New Australian PM Scott Morrison has ditched plans to raise the pension age to 70, a policy inherited from his predecessor. The move has been welcomed by some, but criticised as costly and "populist" by others.
In the 2009 budget, then Treasurer Wayne Swan set out plans to phase in an increase of the pension age from 65 to 67 (this phasing in finally began last year – since 1 July 2017, the pension age has been increasing by 6 months every two years, and it will reach 67 by 1 July 2023).
However, the first budget of the Abbott government went further. Treasurer Joe Hockey announced it would increase to 70 by 2035. Hockey said that the increase was to “celebrate the act that Australians are living longer but we must prepare for the adjustments in our society”.
Pension policy origins
The proposal was a recommendation of the National Commission of Audit (NCA), a commission that was established in the early days of the Abbott government to develop policy proposals that would move the Australian budget into surplus within a decade.
The NCA’s recommendation was drawn from a paper by the Productivity Commission, “An Ageing Australia: Preparing for the Future”.
The Productivity Commission estimated that increasing the pension age from 67 to 70 years between 2023 and 2035 would "yield increasingly larger fiscal savings, rising up to about 0.15% of GDP in the later 2030s". The accumulated total savings between 2025/26 and 2059/60 would be around $150bn.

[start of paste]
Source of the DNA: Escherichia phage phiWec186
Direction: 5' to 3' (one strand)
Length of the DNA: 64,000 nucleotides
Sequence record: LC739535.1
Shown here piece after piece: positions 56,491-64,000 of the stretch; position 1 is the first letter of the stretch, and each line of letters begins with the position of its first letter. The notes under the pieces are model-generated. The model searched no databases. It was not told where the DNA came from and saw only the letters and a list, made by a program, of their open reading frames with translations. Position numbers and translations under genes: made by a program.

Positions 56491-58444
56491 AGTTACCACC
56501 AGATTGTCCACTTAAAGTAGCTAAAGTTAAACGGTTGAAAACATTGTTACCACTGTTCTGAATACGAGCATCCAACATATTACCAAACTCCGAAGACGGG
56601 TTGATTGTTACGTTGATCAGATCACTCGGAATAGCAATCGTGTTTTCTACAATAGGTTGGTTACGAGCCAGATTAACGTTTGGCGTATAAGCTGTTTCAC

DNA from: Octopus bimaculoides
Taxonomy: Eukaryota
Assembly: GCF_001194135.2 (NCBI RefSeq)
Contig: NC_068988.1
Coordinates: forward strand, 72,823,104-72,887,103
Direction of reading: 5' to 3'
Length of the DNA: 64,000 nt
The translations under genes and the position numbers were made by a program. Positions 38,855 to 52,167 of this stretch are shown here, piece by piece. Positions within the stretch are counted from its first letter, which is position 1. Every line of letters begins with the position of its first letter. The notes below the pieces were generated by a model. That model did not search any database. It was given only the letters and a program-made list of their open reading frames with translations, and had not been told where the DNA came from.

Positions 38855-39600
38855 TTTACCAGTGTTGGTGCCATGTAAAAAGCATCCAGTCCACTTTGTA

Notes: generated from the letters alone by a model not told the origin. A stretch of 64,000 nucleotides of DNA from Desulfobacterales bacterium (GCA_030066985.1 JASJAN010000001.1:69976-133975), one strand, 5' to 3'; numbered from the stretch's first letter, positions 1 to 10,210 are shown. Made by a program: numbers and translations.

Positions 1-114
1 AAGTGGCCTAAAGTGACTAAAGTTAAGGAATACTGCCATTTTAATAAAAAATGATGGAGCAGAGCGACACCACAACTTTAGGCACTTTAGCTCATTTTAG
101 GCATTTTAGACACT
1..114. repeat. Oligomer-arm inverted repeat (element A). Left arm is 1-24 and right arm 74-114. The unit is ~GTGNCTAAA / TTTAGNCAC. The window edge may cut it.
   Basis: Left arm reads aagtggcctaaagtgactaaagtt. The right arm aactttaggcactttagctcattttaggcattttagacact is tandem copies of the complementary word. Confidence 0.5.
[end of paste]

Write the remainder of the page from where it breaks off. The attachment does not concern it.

The PM's policy reversal
Scott Morrison said that the plan to scrap the decision would be formally presented to cabinet when parliament returns.
“Next week cabinet will be ratifying a decision to reverse taking the retirement age to 70. It will remain at 67, which is what Labor increased it to. In this year’s budget I announced a whole package of measures to help Australians live a longer, healthier, more active life and that included things like the pension work bonus and supporting people who are older to actually get access to the pension when they are running a business. I don’t think we need that measure any longer when it comes to raising the pension age, and it is one of things I will be changing pretty quickly. I’ve talked to my colleagues about it. We’ll ratify it next week.”
How has the policy been welcomed?
The policy shift has been seen by commentators as the new PM ridding himself of an unpopular policy inherited by his predecessor in order to prepare for fresh elections.
Economists have criticised the decision as “populist”. The decision will cost $5bn over the medium term, but get exponentially move expensive as the Australian population ages.
But other groups have welcomed the decision, with Eva Scheerlick of the Australian Institute of Superannuation Trustees praising the move.